Analysis: Bad timing for the IDF's PR battle

Sometimes in life it is all a question of timing and on Tuesday it didn't work right for the IDF.

By
June 14, 2006 00:41
3 minute read.
Analysis: Bad timing for the IDF's PR battle

peretz halutz press 88. (photo credit: Channel 1)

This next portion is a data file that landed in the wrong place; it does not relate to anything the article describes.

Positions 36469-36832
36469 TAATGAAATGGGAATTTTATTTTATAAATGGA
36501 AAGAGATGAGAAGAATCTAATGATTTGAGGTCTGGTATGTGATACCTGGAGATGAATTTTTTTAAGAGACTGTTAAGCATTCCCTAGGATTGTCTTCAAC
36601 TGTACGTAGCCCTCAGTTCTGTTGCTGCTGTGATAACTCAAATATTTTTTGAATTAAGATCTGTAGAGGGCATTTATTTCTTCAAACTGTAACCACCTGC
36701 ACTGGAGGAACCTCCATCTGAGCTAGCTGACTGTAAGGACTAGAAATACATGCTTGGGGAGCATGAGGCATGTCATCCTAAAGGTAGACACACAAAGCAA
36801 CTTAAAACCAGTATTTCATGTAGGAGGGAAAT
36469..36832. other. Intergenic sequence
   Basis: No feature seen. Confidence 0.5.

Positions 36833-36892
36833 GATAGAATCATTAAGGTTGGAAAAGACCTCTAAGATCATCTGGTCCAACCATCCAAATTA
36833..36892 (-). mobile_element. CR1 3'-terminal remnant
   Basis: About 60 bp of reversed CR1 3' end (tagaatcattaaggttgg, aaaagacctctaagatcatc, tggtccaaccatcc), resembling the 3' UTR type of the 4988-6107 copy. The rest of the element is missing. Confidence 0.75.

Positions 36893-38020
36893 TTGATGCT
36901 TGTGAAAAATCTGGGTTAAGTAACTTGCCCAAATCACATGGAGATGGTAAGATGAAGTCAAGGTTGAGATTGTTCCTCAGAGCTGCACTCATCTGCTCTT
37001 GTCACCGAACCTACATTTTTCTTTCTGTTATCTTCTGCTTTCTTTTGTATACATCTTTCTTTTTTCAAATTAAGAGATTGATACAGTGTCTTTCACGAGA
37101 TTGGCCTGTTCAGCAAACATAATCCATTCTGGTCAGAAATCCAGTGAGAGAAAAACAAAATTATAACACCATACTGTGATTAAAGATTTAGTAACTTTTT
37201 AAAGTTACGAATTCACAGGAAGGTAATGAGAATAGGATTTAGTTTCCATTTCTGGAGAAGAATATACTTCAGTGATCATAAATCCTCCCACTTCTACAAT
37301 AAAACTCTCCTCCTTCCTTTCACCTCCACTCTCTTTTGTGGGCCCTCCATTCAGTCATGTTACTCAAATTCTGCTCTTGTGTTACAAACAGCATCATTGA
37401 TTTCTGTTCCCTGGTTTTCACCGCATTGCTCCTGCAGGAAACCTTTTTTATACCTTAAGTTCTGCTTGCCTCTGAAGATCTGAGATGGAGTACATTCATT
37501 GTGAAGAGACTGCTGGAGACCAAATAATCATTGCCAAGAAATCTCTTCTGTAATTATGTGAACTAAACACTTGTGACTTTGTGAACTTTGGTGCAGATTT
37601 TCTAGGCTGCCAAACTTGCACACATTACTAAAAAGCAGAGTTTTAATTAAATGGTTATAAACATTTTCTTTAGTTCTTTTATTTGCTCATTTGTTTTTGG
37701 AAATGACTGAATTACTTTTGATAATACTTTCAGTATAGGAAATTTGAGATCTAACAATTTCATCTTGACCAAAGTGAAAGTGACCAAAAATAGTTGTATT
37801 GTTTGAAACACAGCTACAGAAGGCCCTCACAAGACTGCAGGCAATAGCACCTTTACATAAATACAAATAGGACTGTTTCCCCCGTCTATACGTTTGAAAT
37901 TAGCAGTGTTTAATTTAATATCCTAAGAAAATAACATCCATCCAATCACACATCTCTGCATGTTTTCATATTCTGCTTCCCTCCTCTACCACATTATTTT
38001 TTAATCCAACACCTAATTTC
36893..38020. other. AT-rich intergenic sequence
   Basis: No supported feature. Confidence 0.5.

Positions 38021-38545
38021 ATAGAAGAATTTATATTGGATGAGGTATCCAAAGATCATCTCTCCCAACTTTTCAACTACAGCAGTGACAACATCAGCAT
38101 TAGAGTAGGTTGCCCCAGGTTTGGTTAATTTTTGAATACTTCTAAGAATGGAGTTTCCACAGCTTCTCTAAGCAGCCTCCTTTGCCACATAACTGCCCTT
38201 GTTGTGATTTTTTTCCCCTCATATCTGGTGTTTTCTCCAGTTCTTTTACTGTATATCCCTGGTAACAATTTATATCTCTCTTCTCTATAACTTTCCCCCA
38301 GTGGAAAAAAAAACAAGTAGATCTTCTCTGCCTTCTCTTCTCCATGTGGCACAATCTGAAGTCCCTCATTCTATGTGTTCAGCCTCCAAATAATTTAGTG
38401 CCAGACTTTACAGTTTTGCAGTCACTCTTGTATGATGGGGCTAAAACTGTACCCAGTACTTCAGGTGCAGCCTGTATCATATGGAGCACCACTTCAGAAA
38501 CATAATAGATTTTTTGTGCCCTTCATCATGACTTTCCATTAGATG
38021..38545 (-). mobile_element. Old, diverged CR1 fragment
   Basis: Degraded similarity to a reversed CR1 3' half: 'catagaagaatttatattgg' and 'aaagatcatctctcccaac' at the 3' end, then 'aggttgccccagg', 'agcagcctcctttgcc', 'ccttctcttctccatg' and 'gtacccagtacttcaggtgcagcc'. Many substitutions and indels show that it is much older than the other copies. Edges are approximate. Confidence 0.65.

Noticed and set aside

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Sometimes in life it is all a question of timing and on Tuesday it didn't work right for the IDF. Just hours before the military planned to exonerate itself as a result of the investigation into the explosion that killed seven Palestinians on a Gaza beach on Friday, two Palestinian children were killed alongside six other innocent civilians. This time the responsibility fell directly on Israel's shoulders. While the missile strike in Gaza on Tuesday prevented terrorists from launching Katyusha rockets - far deadlier than the usual primitive Kassam fired at Israel - once again, for the second time in only five days, pictures of bloody Palestinian children circulated around the world creating a murderous image for Israel. The IDF says that over 100 rockets and mortars have been fired at Israeli cities since the weekend and that, in war, innocent civilians unfortunately get hurt. The missiles fired into Gaza were intended to hit the terror cell and the dead civilians were an unfortunate consequence. "We first have to worry about our own people," senior IDF officers said Tuesday. The problem appears to be that Israel is unfortunately losing the public relations war around the world. The Palestinians have a well-tuned media machine that knows how to get its message across coherently and emotionally. Israel is being overtaken by the Arab media. Al Jazeera is now opening a satellite channel in English and its anti-Israel message will reach the entire Western world. But the situation is not even that simple. Since the assassination of Hamas leader Salah Sheheda in 2002, which leveled an entire building in the Gaza Strip and killed an additional 14 people, including children, the IDF has done its best to refrain from targeting terrorists, via air strikes, when the terrorists are in their homes or in the middle of major population centers. A majority of the most recent targeted killings of members of Kassam cells in the northern Gaza Strip have taken place in open areas, mostly near the launch sites. IDF Chief of Staff Lt.-Gen. Dan Halutz recently said in an interview with The Jerusalem Post, that the IDF has the ability to escalate the situation on the Gaza front but does not want to cross certain "moral lines." That is why for example, the IDF doesn't target terrorists who fire rockets from behind the homes of innocent civilians. That is also the reason it didn't accept the recent recommendation of Internal Security Minister Avi Dichter to "Turn Beit Hanun into a ghost town." On Tuesday, Halutz said Israel did not intend to let the terrorist get away with their attacks. "We are very determined to prevent these rockets from being launched at Israel," he said. "We regret any harm done to innocent civilians but at the same time, we need to remember that they operate out of densely populated areas and we will not let them get away with their attacks." But the bottom line is that the IDF was just doing its job on Tuesday - protecting Israeli citizens, a mission it will need to continue fulfilling as the conflict with the Palestinians continues. Maj.-Gen. Gadi Eizenkot, head of the IDF Operations Directorate, spoke on Tuesday at a conference organized by the Jaffee Center for Strategic Studies at Tel Aviv University entitled "Can terror be defeated?" Palestinian terror, Eizenkot declared, wasn't going anywhere and would continue threatening Israel although at different levels of intensity. "Terrorism will remain here for many years," the general said at the conference. "There are no wonder-formulas that can defeat it but only a number of actions that can be taken to bring it down to a bare minimum."

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